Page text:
We've enjoyed our relationship with managed care, and we've learned a lot from what they're doing, and hopefully they've learned from some of our work," says Robert K. Ross, MD, president and CEO of the California Endowment in Woodland Hills.
In most markets around the country, this kind of relationship (or, for that matter, any kind of relationship) between health foundations and managed care organizations seems to be the exception, not the rule. But if California is a bellwether, as it usually is, then MCOs in other parts of the country may be missing a huge opportunity for productive collaboration with local health foundations, especially at a time when the managed care industry is, or ought to be, reinventing itself.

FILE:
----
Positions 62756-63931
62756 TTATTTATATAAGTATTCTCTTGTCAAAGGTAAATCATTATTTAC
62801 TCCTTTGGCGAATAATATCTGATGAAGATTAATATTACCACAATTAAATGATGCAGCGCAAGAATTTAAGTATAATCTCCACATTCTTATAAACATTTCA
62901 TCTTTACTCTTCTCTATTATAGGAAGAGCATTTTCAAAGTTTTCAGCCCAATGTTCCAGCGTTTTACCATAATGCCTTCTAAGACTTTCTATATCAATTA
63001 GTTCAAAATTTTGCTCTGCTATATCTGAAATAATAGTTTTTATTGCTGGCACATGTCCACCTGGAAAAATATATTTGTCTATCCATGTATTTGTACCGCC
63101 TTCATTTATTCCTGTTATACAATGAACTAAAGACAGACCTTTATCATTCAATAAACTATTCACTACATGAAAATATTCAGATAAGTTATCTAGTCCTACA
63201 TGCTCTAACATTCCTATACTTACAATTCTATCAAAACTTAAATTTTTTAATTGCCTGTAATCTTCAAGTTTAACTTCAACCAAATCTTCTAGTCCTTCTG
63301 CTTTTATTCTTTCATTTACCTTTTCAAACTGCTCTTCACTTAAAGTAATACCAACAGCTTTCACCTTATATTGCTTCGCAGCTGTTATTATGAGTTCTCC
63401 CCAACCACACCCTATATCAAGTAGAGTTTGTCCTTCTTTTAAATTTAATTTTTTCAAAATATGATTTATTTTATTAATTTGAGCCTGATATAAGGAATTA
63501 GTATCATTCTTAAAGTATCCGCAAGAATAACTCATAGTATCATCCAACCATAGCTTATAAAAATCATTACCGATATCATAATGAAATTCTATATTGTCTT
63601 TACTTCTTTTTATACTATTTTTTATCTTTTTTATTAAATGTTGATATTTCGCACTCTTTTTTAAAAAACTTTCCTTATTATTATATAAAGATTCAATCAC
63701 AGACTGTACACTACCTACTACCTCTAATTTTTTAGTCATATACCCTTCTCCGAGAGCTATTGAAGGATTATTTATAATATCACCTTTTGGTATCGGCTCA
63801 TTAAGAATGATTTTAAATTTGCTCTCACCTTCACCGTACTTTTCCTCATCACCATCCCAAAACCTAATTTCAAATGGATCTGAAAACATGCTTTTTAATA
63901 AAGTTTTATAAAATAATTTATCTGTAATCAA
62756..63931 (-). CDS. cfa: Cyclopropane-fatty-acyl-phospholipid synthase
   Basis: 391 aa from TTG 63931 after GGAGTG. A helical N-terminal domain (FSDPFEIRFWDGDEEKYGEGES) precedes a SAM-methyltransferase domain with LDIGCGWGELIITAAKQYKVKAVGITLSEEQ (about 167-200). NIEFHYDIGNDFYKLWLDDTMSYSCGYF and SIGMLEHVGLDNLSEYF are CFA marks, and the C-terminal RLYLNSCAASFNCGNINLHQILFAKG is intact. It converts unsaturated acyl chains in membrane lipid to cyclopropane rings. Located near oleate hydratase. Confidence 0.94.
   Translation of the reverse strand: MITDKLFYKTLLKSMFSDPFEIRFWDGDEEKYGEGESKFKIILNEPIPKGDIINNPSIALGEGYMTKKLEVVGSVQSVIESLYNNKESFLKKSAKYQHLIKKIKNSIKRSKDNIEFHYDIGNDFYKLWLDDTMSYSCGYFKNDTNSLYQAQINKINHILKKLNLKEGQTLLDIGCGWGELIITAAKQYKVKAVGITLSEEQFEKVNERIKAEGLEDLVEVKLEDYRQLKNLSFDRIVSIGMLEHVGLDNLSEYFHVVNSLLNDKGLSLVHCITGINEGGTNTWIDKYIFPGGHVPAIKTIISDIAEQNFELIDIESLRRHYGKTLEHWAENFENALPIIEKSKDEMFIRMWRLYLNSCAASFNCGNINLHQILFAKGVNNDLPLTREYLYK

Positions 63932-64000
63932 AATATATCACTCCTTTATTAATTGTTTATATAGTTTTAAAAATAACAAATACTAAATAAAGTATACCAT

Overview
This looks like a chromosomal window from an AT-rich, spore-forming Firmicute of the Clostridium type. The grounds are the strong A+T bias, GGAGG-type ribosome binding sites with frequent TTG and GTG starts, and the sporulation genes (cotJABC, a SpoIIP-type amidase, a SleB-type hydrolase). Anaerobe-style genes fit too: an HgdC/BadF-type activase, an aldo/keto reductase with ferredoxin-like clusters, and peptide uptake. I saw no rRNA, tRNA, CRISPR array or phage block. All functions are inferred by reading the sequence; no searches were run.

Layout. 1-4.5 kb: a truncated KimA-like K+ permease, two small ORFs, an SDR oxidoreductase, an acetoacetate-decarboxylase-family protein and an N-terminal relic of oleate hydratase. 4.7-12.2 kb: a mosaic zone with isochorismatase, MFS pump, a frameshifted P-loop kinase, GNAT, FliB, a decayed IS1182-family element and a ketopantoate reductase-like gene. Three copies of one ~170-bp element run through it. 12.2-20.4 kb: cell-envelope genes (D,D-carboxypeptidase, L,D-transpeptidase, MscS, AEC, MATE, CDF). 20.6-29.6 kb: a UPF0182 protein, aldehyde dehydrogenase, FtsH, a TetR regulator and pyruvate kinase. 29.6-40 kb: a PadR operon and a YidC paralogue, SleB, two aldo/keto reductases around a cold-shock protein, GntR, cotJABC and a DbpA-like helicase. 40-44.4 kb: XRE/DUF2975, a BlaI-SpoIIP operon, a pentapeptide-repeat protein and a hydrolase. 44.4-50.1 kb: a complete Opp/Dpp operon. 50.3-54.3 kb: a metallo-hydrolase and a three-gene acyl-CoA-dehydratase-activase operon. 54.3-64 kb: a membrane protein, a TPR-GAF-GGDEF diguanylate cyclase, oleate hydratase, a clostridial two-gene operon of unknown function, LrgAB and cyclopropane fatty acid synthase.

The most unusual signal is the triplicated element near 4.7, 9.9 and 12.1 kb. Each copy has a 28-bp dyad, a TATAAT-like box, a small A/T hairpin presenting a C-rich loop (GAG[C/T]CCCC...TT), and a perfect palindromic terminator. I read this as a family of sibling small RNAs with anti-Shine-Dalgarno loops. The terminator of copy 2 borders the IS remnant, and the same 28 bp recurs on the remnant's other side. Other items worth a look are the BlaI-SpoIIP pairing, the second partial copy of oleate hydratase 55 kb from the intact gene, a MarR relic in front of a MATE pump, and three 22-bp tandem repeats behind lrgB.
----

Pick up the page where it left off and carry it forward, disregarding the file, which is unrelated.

Ross describes three projects that are funded by the California Endowment that could be implemented elsewhere (see "Three Programs for Consideration").
The California HealthCare Foundation (CHCF) also collaborates with managed care in California. For example, the foundation has been a catalyst in the growing "pay for performance" movement by funding collaboration between leading California medical groups and virtually all statewide health plans to pay physicians for meeting benchmarks in management of chronic diseases and in immunization standards. Plans have agreed on common performance standards and contribute to a funding pool that pays providers.
"To Buy or Not To Buy" is a CHCF-funded study of the non-poor uninsured in California. It turns out that more than a quarter of uninsured Californians make more than three times the federal poverty limit, which suggests that some people choose not to buy health insurance even though they can afford to. This information has been helpful to both managed care companies in marketing their products and to policy makers in understanding that a single approach to the problem of the uninsured is unlikely to be effective because the uninsured are not all indigent.